Self-efficacy, fear avoidance, and pain intensity as predictors of disability in subacute and chronic musculoskeletal pain patients in primary health care
2004 (English)In: Pain, ISSN 0304-3959, E-ISSN 1872-6623, Vol. 111, no 3, 245-252 p.Article in journal (Refereed) Published
This study examined the relations between disability, as measured by the Pain Disability Index (PDI) and self-efficacy, fear avoidance variables (kinesiophobia and catastrophizing), and pain intensity, using a prospective design. Two primary health care samples (n1=210; n2=161) of patients with subacute, chronic or recurring musculoskeletal pain completed sets of questionnaires at the beginning of a physiotherapy treatment period. Multiple hierarchial regression analyses showed that self-efficacy explained a considerably larger proportion of the variance in disability scores than the fear avoidance variables in the first sample. This finding was replicated in the second sample. Pain intensity explained a small, but significant proportion of the variance in disability scores in one sample only. Gender, age, and pain duration were not related to disability. These findings suggest that self-efficacy beliefs are more important determinants of disability than fear avoidance beliefs in primary health care patients with musculoskeletal pain. The findings also suggest that pain-related beliefs, such as self-efficacy and fear avoidance, in turn, are more important determinants of disability than pain intensity and pain duration in these patients.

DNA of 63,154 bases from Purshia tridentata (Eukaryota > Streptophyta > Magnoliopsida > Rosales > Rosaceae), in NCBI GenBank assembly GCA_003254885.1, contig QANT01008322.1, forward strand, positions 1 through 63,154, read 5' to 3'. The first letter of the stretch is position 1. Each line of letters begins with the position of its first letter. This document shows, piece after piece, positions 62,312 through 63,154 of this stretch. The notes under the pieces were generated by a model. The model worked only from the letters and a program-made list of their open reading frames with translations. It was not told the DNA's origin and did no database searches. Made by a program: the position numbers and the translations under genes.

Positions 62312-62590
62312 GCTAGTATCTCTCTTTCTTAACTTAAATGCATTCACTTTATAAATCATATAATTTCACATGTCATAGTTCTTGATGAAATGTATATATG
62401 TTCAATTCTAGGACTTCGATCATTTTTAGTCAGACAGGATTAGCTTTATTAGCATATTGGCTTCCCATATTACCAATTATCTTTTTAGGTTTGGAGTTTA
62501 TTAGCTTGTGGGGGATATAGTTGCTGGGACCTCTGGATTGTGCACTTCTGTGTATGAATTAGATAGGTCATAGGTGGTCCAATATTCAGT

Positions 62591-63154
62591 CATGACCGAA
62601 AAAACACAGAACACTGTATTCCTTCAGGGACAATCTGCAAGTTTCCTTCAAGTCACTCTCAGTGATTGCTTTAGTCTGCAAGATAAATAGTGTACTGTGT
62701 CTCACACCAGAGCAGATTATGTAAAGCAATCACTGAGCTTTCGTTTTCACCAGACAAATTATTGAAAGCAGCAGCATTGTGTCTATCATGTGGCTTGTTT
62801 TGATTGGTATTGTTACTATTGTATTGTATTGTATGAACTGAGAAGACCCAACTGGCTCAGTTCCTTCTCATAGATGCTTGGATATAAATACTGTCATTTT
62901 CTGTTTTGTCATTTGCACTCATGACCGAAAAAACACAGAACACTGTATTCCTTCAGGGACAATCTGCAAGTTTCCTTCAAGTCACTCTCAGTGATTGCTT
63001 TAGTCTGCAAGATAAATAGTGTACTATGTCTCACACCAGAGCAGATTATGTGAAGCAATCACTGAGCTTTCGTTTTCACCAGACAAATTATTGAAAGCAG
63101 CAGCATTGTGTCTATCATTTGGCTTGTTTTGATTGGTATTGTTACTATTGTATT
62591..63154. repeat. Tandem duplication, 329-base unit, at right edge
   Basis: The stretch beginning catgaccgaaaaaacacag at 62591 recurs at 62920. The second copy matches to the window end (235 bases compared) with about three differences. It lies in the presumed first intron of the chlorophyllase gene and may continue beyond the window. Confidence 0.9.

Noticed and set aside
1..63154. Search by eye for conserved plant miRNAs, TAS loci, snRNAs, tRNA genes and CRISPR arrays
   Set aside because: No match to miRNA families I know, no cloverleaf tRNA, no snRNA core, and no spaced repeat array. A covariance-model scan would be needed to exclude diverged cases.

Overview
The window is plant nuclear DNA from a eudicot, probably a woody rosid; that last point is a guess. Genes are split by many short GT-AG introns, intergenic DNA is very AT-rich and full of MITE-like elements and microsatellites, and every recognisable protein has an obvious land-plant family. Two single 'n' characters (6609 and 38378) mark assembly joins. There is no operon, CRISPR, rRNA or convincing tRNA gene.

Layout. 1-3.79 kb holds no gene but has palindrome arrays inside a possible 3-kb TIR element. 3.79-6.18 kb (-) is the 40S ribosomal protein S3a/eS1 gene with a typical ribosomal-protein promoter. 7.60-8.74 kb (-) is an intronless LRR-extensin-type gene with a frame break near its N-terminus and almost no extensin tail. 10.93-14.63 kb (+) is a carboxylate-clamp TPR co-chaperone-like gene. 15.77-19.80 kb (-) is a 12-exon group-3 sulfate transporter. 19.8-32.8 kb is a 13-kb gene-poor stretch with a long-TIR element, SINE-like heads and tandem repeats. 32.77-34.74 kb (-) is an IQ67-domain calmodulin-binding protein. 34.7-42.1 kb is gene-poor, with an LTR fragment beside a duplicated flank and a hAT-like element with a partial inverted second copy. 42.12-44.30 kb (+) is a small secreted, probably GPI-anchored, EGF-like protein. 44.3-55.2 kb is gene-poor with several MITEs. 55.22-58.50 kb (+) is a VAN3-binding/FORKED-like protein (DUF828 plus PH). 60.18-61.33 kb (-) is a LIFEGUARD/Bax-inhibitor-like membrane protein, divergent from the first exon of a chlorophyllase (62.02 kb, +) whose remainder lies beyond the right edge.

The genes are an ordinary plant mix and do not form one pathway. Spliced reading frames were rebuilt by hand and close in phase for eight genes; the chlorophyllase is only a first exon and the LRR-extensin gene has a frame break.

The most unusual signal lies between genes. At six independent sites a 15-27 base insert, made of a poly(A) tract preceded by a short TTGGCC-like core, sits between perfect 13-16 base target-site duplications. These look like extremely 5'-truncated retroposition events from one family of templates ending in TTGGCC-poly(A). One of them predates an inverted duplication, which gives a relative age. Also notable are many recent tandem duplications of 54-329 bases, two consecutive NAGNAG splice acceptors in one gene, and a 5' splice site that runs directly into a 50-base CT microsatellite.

Place, publisher, year, edition, pages
2004. Vol. 111, no 3, 245-252 p.
Disability, Musculoskeletal pain, Primary health care, Self-efficacy, Fear avoidance
Medical and Health Sciences
IdentifiersURN: urn:nbn:se:uu:diva-72220DOI: 10.1016/j.pain.2004.07.001PubMedID: 15363867OAI: oai:DiVA.org:uu-72220DiVA: diva2:100131